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On Social Entrepreneurship


Social entrepreneurship is becoming mainstream. Indeed, the motto of “doing well by doing good” is taking the world by storm. Forbes even has a page of articles dedicated to social entrepreneurship. Investment banking jobs will soon shrink due to automation. Those ambitious young people will have to go somewhere. Given the culture of young people and the direction in which the world is headed, social entrepreneurship is the perfect place for them to exert their business spirit.


Talk! is an example of social entrepreneurship at the seedling stage. Our business model lays the blueprint to pay far above market wages to people in developing countries. We think happiness is a prerequisite for performance and that company culture and employee wages are the two keys to happiness. Not only can we pay people in developing countries more than they would otherwise make, we are also bridging the gap between people in developed countries and those in developing countries.


Every Talk! session brings together native speaking moderators from developing countries with language learners primarily from developed countries. This type of cultural diffusion helps plant the seeds of broad political and economic change. When language learners engage in casual Talk! sessions with competent, bilingual speakers, they gain greater appreciation for regions across the globe that did not benefit from the great divergence.


If you are interested in social entrepreneurship in the education space, please do not hesitate to reach out to us at contact@talkmethod.com to have a dialogue about what we think about the space. For those more interested in the financial side of things, financial inclusion is vital to economic development.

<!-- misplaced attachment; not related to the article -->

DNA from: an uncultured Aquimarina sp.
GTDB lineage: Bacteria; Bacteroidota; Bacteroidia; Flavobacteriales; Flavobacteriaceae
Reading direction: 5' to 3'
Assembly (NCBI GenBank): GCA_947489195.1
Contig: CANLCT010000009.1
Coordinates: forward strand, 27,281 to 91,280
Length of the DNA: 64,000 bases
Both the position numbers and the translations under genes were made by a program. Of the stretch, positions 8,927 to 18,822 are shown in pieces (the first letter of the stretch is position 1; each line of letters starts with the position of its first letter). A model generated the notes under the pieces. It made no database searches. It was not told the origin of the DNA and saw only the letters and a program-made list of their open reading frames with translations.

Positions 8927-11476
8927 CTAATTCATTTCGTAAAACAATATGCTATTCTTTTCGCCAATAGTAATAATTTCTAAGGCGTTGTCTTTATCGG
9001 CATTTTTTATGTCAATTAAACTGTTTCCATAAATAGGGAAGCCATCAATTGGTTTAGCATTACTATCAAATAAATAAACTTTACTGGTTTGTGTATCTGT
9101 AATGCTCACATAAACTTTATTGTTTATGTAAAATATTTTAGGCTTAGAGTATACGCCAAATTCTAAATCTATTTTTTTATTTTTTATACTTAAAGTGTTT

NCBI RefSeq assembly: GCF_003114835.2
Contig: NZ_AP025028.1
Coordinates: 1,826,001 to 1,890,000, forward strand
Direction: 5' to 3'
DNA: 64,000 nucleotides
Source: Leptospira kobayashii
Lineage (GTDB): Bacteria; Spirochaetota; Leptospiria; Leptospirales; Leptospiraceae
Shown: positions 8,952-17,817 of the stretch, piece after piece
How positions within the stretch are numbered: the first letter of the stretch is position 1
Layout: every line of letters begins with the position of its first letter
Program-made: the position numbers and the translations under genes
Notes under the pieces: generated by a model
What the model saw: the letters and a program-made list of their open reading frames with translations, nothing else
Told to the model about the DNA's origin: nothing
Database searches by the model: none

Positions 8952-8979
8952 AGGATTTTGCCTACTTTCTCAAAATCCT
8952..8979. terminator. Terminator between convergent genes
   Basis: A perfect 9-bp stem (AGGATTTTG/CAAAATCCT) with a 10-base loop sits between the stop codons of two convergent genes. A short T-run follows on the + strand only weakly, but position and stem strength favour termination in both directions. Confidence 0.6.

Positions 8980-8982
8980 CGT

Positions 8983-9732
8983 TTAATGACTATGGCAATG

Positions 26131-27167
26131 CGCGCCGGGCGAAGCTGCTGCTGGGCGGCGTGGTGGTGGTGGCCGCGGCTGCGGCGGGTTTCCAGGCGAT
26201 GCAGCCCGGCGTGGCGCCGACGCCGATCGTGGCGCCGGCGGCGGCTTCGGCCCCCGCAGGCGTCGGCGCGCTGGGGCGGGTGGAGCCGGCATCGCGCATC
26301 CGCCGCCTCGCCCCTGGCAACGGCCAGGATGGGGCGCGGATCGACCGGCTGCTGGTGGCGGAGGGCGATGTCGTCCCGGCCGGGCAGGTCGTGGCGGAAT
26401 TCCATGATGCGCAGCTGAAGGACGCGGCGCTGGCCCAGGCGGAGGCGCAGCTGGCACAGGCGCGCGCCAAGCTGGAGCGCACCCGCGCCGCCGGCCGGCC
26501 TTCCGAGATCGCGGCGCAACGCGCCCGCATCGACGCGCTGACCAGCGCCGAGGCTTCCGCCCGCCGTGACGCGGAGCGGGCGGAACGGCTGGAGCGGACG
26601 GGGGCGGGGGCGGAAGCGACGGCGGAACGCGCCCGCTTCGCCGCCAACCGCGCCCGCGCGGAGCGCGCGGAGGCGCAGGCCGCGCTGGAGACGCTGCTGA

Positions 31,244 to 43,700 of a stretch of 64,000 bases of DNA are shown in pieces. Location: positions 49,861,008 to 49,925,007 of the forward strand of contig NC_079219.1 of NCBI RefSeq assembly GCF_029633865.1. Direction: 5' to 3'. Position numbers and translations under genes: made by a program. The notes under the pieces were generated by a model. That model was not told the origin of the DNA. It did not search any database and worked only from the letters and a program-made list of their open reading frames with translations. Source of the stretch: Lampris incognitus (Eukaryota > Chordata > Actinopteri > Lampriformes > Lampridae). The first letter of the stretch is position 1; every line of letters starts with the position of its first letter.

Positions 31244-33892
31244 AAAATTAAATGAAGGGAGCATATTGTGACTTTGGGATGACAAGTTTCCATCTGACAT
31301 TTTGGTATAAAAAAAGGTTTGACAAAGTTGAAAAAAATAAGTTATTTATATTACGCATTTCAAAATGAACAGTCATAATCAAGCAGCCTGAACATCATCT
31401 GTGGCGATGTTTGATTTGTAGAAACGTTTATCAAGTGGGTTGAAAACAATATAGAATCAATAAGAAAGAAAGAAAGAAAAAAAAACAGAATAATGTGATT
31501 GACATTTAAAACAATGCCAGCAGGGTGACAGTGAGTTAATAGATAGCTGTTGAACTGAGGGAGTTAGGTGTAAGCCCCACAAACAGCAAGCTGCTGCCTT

Many Latin American countries, for example, are reliant on their commodities. This dependence means that when global commodity prices go down, their economies shrink, and people suffer. One solution to this problem is to create products from those commodities to diversify their economies. In order for countries to establish the capital base for investment needed to produce products, however, in addition to foreign direct investment, they need consumer savings.


Quona Capital is a great Washington, D.C. based firm tackling the project of financial inclusion globally. But if you want to work on social entrepreneurship in developing countries, as Roger Leeds, Johns Hopkins SAIS professor and founding Chairman of the Emerging Markets Private Equity Association, would say: Go live in the developing countries!


There is no doubt that in an increasingly globalized world in which emerging markets are on track to have a greater GDP than that of developed countries combined, experience abroad, experience in social entrepreneurship, and experience with languages will serve anyone well.


And you can prepare to go abroad with Talk!, which offers one hour sessions moderated by native speakers in which participants play games, talk casually, and learn about culture in the target language.


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